Speaking for Satan

Job Sees The Light - Sixteenth in a series

Hover over the Scripture references to read the verses under discussion

A God-ordained trial such as Job endured, is not to be viewed as divine permission for onlookers to help bring the subject to a right view of things. Job's friends believe they are promoting God’s agenda by castigating Job, but they have no concept of what the Lord has determined to achieve, so how can they assist him?

Job 15:1-6 NIV Nevertheless, Eliphaz, in Chapter 15, striving to defend God in the courtroom brawl, takes the floor to cross examine Job. In his previous speech he was solicitous, but now he wants only to prove that Job is guilty.

The “east wind” in that land was the most violent. Job is being accused of attacking and weakening the foundational knowledge about God's very nature. Such an offense must be strongly opposed!

Job 15:7-14 NIV Job, you are not a discerning man. (But wasn't it Job who initially stated that man is by nature impure? (refs Job 15:14; Job 14:4)) We, your friends, have tried to comfort you with our words and you have shown no respect for our wisdom, even though we are your elders!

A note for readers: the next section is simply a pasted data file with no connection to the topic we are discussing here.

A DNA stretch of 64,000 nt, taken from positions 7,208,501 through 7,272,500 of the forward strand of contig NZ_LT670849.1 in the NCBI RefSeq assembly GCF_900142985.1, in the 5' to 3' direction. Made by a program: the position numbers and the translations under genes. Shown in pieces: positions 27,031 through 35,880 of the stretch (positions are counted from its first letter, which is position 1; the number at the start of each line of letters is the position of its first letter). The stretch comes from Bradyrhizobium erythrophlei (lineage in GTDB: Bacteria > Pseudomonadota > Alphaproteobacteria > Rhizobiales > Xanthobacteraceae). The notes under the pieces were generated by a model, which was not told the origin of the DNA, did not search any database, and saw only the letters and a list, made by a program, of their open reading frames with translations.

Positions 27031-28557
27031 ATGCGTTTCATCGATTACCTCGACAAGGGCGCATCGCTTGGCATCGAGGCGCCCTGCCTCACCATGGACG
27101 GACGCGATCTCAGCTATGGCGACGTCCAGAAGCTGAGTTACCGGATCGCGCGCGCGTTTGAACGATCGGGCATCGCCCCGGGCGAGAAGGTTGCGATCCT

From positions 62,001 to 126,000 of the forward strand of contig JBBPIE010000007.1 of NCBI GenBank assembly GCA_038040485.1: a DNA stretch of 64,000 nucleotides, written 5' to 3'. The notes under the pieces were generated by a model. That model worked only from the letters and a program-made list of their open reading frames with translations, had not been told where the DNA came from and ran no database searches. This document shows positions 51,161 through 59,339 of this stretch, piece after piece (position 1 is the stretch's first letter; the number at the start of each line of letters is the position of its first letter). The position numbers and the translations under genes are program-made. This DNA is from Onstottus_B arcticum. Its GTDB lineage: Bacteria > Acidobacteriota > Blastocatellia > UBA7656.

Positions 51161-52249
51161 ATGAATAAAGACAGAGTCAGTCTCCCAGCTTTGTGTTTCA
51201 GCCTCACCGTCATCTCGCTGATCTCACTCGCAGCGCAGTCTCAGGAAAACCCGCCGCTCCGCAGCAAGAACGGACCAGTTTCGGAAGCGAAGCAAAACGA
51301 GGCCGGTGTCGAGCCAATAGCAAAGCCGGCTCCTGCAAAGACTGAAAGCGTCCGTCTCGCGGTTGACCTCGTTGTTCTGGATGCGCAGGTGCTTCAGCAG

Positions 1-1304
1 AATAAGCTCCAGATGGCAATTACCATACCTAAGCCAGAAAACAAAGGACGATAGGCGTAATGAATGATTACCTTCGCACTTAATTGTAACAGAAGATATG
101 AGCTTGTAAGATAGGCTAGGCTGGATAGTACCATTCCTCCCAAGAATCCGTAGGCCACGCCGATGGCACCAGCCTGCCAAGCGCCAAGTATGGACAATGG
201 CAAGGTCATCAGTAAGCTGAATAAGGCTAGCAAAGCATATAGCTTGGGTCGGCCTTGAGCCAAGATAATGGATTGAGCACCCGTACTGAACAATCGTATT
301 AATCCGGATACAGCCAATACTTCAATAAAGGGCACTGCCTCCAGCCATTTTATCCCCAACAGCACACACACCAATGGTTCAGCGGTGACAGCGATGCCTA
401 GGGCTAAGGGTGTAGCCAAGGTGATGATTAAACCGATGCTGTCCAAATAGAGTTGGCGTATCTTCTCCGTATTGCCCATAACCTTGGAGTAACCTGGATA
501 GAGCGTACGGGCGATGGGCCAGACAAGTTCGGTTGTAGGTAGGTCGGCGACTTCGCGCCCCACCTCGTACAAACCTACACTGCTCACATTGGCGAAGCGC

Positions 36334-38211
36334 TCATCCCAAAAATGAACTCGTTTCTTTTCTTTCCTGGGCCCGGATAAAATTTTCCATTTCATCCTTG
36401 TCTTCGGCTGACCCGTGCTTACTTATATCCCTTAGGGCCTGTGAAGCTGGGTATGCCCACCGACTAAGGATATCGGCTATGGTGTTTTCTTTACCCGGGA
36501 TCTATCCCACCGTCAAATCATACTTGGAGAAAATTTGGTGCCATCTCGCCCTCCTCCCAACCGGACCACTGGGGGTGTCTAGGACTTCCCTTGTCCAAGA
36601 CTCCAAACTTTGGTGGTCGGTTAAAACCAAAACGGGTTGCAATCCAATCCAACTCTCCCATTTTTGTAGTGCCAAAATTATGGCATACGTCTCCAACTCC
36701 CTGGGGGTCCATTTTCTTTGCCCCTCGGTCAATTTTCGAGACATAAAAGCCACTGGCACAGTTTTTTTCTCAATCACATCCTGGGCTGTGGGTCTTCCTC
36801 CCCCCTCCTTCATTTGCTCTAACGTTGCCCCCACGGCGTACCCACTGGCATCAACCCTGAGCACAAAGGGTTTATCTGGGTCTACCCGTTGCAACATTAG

Job 15:15-16 NIV Next, Eliphaz repeats his previous insight that God “puts no trust” in his servants, “and his angels he charges with error.” (Job 4:18)

God takes a dim view of his angels who were created with mightier powers and better qualities than man, so how can man expect any greater consideration?

This line of reasoning rephrases Satan’s own complaint against the Lord. I was the most beautiful creature of all — I was anointed as a guardian cherub. Every precious stone adorned me… But I was driven from the mount of God — I, the model of perfection, full of wisdom and perfect in beauty… (Ez 28:12-17) —If God would do this to me, the highest angel, then he would surely do it to you, a mere man. Thus we detect the influence of Satan in the discourse of Eliphaz.

Satan wants us to identify in his rebellion against God and to doubt our prospects for salvation. Man needs assurance of salvation and to know that God is love. We must minister in this way to those in deep distress.